The premise is irresistibly simple. Eager to reconnect to his childhood passion for baseball, author and college professor Brad Balukjian opens a pack of 1986 Topps cards at random, pops the disgusting rock-hard bubblegum in his mouth, and sets out to track down each player to see what they’re up to, long after their playing days are over and their fame has receded. He sets off on a cross-country road trip on which he’ll learn a lot more about life than he does about baseball.
The luck of the draw was kind to Balukjian for the most part. He drew an interesting variety of players from journeymen to superstars, including one Hall of Famer. Each chapter follows the story of one of the players, or Wax Packers, as Balukjian calls them. Some players are cooperative, revealing and insightful in conversation, while others are reticent to discuss their lives outside the game and a few are downright hostile to the endeavor.
Balukjian was also lucky enough to draw his favorite player as a child, Philadelphia Phillies pitcher Don Carman (pictured above.) Carman was an unusual choice for a kid to make, but Balukjian explains that he always had an affinity for those players who weren’t obviously talented, who had to work hard just to stay in the big leagues. Luckily for the book, Carman turns out to be a fascinating guy. After his playing days he became a sports psychologist and now works for super-agent Scott Boras counseling his clients on their personal struggles. He’s introspective about his own life as well.
Some of the book’s highlights come from the players who were more difficult. Stolen base wizard Vince Coleman proves to have an outsized ego and an unlikable personality. (One of the book’s weirder missteps involves Balukjian continuing to use Coleman’s cutesy nickname “Vincent Van Go” even while detailing Coleman’s litany of serious misbehavior.) Doc Gooden’s personal and legal troubles overshadowed his potentially legendary career and sadly they still hang over him. Al Cowens is the only Wax Packer no longer living, having died after a few years of odd behavior.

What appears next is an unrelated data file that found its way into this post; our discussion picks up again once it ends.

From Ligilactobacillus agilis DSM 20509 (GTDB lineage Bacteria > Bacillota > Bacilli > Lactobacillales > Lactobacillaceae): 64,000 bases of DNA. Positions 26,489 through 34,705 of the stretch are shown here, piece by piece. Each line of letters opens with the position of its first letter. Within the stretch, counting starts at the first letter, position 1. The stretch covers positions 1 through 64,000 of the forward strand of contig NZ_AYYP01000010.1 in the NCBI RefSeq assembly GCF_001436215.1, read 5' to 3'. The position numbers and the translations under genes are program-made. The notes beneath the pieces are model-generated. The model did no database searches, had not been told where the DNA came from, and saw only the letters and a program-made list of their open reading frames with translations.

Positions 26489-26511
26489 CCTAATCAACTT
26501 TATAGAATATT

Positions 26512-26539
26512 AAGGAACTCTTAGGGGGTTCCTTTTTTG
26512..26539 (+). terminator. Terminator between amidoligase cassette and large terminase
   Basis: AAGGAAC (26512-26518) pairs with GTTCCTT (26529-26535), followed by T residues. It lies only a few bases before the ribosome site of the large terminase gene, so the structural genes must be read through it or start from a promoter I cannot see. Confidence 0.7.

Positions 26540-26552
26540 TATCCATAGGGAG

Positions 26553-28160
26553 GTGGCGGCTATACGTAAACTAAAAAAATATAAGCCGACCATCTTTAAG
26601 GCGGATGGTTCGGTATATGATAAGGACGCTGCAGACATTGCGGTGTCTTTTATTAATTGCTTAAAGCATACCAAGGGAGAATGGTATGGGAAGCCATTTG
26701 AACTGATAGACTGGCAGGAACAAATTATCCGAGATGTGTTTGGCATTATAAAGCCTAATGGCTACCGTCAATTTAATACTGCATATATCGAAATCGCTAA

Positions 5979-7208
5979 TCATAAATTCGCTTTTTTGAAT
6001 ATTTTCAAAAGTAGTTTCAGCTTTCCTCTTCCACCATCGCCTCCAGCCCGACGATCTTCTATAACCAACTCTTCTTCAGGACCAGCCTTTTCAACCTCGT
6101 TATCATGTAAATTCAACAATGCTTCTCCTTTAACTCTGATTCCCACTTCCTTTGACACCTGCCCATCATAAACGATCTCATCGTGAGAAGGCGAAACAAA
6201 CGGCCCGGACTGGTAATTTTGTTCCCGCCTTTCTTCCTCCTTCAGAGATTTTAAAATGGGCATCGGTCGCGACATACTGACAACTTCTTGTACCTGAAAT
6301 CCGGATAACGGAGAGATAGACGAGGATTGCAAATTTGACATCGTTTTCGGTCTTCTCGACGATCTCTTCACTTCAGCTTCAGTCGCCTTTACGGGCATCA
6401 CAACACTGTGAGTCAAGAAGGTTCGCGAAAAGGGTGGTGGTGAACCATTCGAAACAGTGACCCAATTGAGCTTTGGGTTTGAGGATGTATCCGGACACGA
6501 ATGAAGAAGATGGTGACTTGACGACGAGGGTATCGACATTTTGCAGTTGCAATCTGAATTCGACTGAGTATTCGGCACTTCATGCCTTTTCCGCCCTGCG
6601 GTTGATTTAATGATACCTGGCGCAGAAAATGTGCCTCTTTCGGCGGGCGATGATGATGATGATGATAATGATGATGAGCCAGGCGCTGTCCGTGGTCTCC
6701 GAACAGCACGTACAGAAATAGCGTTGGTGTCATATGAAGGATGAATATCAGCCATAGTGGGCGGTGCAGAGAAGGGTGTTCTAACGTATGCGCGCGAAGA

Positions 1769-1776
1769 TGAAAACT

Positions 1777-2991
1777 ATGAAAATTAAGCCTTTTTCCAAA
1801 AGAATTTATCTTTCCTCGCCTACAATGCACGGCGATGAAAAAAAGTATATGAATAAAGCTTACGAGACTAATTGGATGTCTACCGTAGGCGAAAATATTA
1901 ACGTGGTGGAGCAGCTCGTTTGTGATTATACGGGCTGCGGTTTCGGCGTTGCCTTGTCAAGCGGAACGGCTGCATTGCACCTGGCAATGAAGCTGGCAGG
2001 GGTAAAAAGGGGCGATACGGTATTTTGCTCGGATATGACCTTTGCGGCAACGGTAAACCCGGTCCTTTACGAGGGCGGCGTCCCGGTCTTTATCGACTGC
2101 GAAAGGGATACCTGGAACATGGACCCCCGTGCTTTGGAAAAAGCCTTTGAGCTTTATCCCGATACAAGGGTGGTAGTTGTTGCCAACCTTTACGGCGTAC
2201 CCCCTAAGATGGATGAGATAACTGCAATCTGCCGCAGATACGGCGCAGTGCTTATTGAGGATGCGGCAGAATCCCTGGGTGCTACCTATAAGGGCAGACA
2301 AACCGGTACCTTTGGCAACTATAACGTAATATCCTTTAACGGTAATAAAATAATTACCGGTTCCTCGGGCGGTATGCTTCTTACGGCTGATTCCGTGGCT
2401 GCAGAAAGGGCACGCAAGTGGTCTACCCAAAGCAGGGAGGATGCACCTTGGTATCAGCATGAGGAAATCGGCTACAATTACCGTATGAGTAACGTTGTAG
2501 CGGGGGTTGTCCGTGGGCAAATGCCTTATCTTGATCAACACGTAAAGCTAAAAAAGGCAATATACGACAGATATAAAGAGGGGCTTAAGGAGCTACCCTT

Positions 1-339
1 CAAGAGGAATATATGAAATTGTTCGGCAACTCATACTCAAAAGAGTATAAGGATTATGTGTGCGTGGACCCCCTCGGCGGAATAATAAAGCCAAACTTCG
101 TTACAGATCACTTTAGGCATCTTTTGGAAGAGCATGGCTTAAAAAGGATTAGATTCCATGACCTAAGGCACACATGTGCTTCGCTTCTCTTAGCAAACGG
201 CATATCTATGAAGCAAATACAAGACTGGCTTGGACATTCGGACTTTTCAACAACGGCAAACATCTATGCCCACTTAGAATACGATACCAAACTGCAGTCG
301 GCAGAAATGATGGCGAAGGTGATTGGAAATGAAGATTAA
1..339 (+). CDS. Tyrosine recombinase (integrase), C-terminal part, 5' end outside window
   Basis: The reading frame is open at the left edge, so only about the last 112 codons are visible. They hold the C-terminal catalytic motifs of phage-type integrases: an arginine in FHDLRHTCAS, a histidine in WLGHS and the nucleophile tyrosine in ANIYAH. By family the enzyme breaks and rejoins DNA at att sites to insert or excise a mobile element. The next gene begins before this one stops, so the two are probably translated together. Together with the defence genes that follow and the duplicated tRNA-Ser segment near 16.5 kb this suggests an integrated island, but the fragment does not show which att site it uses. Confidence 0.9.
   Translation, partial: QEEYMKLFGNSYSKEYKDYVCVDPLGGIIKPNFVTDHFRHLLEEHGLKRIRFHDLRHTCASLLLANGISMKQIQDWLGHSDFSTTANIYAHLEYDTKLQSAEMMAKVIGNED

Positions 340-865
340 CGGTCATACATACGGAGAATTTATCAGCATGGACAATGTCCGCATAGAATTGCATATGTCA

There are some recurring themes, as many of the Wax Packers have more in common than their profession. Absentee fathers are common, and it’s inspiring to see how many of the players have lived up to their promise to be closer to their own kids. While some of the Wax Packers have gone through divorces or family tragedies, many of them have made their marriages work, even if it took a second try. Balukjian connects their attitudes to life to baseball, with it’s constant need to move past failure and re-focus.
Not every chapter is a winner, but even relatively uneventful interviews with the likes of Lee Mazzilli and Richie Hebner contain their insights. While steeped in baseball, the game itself isn’t exactly central to the book. There’s not a lot of rehashing of great moments or any discussion of the changes in the game over the years. It’s basically just a slice of life.
Balukjian talks about how life and baseball aren’t about hitting home runs. More often it’s a short single to the outfield or a groundball to second base. In baseball terms, The Wax Pack is roughly equivalent to a double off the wall.